I have never been obsessed with what everybody else is. While everyone in Lexington, Kentucky is focused on who our new B-ball coach will be, and the rest of the obsessive world is into Twitter and American Idol, I have developed my own fascination -- genograms! But, wait.. you say, "Been there, done that!" .... everybody's made a genogram by now. Sure. But have you made a genogram using Genopro? Try it free for two weeks. http://www.genopro.com/ . I guarantee you will love it. (Maybe).
My love of genograms is really a companion obsession to my love of literature, stories, history, and of trying to understand human nature. I am enrolled in an MFA program for Creative Writing, and my extended critical essay (ECE) was on Family Systems in short stories. Genograms are a way of charting and understanding family systems.
Maybe you haven't done a genogram? They look like family trees, but the symbols include so much more information: illness, relationships, addictions, etc. Thereby, patterns can be detected over generations that are incredibly enlightening. Many people, me included, have made big changes in their relationships using the theories of family systems.
When I say "family systems," I refer specifically to the work of Murray Bowen and his followers/interpreters. I learned about it first by reading Edwin Friedman's Generation to Generation (used to be required reading for UU ministry), and later, by taking classes for a year with the Lombard Mennonite Peace Center near Chicago. By engaging in the extended conversation and group work the Center offered, I saw the dynamics of my own relationships with family of origin, nuclear family, and church "family" shift dramatically. Hence, my passion for this applied "science."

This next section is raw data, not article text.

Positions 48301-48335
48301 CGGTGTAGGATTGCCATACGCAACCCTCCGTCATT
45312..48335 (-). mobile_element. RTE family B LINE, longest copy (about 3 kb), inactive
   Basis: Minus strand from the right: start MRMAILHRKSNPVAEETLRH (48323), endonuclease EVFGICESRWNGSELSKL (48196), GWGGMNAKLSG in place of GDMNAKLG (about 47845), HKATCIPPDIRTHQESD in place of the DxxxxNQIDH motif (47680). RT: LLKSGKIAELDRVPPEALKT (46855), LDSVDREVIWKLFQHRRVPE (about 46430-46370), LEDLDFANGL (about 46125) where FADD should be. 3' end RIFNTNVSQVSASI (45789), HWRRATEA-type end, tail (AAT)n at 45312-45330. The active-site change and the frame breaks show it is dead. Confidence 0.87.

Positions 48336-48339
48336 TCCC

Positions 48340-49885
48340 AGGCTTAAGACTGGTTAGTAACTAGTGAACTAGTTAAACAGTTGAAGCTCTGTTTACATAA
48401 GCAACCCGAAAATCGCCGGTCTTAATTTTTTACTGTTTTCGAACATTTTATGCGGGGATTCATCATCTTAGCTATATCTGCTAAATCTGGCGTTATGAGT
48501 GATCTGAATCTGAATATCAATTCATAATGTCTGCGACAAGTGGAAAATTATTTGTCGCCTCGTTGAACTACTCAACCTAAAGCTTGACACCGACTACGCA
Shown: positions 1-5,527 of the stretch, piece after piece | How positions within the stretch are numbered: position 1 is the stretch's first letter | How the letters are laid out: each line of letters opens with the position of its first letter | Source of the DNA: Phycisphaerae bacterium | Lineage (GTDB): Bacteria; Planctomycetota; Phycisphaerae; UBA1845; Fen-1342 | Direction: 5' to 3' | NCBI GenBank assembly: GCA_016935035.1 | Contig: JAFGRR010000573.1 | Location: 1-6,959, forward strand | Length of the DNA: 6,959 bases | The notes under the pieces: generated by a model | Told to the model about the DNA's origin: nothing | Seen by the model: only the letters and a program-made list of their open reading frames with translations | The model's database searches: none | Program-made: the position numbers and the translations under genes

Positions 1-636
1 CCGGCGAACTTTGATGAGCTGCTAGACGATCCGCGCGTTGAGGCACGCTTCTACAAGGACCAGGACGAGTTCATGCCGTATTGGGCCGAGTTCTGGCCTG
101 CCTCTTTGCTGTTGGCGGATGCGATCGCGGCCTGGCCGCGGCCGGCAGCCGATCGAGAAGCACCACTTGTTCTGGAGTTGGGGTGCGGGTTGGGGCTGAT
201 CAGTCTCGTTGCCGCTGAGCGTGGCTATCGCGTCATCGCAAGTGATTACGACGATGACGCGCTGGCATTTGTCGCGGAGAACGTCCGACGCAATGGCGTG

Back to genograms: I have made my own genograms for: Frank Lloyd Wright, Barack Obama, several members of my congregation (with their input), and I am currently working on one for Kurt Vonnegut. I used a good deal of the information I obtained in a sermon series I did on Family Systems. But now, the series is over, and I just keep making genograms. Yes, I bought the program at a cost of $44. A few nights ago, my husband asked me what I was doing, and I replied that I was constructing a genogram for Vonnegut. Why are you doing that? he asked.
Good question. I think I am passionate about this for several reasons. Mostly, it's a control thing. Placing neatly organized circles, lines and numbers on a computer screen, using this program that makes it incredibly easy --FUN, in fact!-- is a way of managing what never can be controlled: Life, families, human behavior, the random messiness of relationships, all of the potential disasters and diseases and divorces available to everybody. It makes things look tidy and clean. Having finally almost accepted my true powerlessness over most things, I have discovered yet another way to feel as if I have some measure of mastery over life.
Back to Vonnegut.